Blog Posts in Sudan and South Sudan

Posted by Nicole Audette on Mar 14, 2014

In recent weeks, inter-communal violence has engulfed Sudan's disputed Abyei region. Escalating tensions between Abyei's Ngok Dinka community and the nomadic Misseriya group, which are fueled by the area's unresolved status, have been exacerbated by the internal conflict in South Sudan, which has caused some to fear that Abyei has fallen from the South Sudanese political agenda. A new policy alert by the Enough Project warns of the potentially devastating consequences of this dichotomy of escalating conflict and limited attention by external actors. If a concerted commitment to resolving Abyei’s final status is not undertaken by the two governments and the international community, these clashes between Abyei's communities may spiral into a regionalized war.

Posted by John Prendergast on Mar 13, 2014

As a new wave of violent conflicts has ravaged Africa, borders and conventional peace processes have done little to contain them.

Posted by Enough Team on Mar 13, 2014

In recent weeks, South Sudanese civil society organizations have taken a public stand demanding more action against the atrocities being committed in their country. Although the AU Peace and Security Council (AUPSC) called for the creation of an AU-led Commission of Inquiry in December 2013, the appointment of members was stalled until the first week of March 2014.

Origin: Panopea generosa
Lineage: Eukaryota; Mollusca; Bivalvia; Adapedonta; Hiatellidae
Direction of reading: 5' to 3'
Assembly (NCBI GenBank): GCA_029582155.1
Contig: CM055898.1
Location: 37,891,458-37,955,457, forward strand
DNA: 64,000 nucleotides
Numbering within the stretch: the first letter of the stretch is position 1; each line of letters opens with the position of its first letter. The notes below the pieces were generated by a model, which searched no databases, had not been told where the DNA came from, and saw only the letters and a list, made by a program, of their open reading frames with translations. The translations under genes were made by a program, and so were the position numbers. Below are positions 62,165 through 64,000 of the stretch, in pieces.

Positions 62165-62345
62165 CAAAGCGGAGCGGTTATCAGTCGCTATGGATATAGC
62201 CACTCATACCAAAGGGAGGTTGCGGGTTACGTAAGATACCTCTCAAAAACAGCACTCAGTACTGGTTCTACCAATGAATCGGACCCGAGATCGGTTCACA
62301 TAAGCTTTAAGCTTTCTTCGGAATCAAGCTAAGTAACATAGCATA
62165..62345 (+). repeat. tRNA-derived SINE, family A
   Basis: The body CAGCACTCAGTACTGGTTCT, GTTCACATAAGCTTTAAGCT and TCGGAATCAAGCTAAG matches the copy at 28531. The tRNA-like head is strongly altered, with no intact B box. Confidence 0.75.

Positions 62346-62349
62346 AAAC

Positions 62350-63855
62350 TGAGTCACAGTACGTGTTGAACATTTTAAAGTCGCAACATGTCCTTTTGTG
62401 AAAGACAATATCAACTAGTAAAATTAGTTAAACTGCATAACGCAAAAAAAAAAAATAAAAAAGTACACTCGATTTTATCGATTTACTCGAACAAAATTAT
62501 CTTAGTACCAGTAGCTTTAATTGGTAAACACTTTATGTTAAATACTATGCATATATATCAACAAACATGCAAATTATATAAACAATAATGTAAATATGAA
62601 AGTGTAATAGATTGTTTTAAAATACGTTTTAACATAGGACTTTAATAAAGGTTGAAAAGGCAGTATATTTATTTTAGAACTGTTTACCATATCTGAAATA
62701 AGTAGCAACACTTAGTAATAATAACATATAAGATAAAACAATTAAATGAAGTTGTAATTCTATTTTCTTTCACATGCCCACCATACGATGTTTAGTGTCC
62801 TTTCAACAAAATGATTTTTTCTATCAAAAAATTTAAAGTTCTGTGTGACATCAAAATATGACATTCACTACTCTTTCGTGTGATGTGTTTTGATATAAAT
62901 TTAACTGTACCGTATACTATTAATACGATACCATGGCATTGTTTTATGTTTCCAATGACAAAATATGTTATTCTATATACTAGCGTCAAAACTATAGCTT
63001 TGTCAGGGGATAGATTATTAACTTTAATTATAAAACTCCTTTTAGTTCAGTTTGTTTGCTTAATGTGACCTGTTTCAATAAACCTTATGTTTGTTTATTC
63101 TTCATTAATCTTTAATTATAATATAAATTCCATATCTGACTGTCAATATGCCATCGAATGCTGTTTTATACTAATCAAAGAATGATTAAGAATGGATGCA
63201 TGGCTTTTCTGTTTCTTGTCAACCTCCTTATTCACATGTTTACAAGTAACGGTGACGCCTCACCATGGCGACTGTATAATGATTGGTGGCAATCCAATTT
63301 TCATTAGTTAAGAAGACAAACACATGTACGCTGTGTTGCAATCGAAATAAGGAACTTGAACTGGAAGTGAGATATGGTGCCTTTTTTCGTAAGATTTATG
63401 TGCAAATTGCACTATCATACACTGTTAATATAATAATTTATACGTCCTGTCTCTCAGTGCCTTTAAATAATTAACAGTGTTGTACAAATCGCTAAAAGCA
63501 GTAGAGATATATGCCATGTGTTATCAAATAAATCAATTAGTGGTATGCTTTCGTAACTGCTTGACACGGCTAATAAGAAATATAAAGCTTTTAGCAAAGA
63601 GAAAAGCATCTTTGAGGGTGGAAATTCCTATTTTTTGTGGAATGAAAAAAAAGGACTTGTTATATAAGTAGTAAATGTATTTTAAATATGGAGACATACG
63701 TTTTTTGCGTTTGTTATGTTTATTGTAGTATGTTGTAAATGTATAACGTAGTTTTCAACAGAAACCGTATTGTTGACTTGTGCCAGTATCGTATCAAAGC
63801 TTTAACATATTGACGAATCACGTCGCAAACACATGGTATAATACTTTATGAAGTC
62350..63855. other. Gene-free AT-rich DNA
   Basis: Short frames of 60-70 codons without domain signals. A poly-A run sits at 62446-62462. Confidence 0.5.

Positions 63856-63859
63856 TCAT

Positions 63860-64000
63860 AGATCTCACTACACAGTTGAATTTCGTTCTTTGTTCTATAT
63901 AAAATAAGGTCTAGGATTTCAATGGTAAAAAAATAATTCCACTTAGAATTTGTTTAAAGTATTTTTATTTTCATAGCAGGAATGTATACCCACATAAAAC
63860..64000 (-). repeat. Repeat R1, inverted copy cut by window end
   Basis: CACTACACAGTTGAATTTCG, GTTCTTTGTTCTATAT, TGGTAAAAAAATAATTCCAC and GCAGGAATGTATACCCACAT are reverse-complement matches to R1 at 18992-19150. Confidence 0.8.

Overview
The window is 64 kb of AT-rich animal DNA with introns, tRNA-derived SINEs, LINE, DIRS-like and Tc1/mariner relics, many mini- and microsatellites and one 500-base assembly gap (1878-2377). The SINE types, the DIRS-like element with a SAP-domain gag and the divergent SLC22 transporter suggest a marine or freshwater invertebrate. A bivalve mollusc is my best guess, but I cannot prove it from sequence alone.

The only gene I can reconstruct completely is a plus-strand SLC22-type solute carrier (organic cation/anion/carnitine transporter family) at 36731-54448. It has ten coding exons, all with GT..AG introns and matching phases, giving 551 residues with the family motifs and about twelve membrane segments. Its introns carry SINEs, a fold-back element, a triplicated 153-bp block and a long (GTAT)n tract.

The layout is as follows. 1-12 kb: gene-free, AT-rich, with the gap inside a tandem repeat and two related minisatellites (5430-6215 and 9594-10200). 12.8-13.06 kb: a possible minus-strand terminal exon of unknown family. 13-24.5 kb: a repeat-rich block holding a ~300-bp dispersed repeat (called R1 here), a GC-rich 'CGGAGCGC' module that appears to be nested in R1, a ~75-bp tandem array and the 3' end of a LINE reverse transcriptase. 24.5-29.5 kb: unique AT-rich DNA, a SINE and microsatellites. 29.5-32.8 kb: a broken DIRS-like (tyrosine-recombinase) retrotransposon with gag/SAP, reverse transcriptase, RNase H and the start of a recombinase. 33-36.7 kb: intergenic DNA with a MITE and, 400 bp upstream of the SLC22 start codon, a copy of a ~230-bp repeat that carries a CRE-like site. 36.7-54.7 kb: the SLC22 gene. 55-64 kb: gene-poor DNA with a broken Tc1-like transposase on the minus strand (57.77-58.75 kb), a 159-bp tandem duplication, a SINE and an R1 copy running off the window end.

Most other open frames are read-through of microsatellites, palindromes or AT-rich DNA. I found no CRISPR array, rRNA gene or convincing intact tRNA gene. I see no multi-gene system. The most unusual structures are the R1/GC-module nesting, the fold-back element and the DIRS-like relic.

Posted by Enough Team on Mar 13, 2014

Sudanese police forces fired tear gas at over 1,000 mourners at the funeral procession on Wednesday, March 13, of a Junior University of Khartoum Economics major student who was killed by government forces on Tuesday, March 12. Ali Abakar Musa’s death heralded a new bout of protests marked by the new shoot-to-kill policies utilized by government forces to quell protests on the deteriorating humanitarian situation in Sudan and the renewed crisis in Darfur.  Protesters marched in fury chanting slogans that ranged from “the killing of a student, the killing of a nation” and for the “downfall of the regime” while avenging the death of a student and calling for a new revolution against Bashir’s ruling regime. 

Posted by Enough Team on Mar 12, 2014
President Bashir of Sudan

Earlier this week, Dr. Mohamed Elgadi, an American citizen and Sudanese refugee, sent a passionate letter to President Obama describing his experience as a victim of torture in Sudan.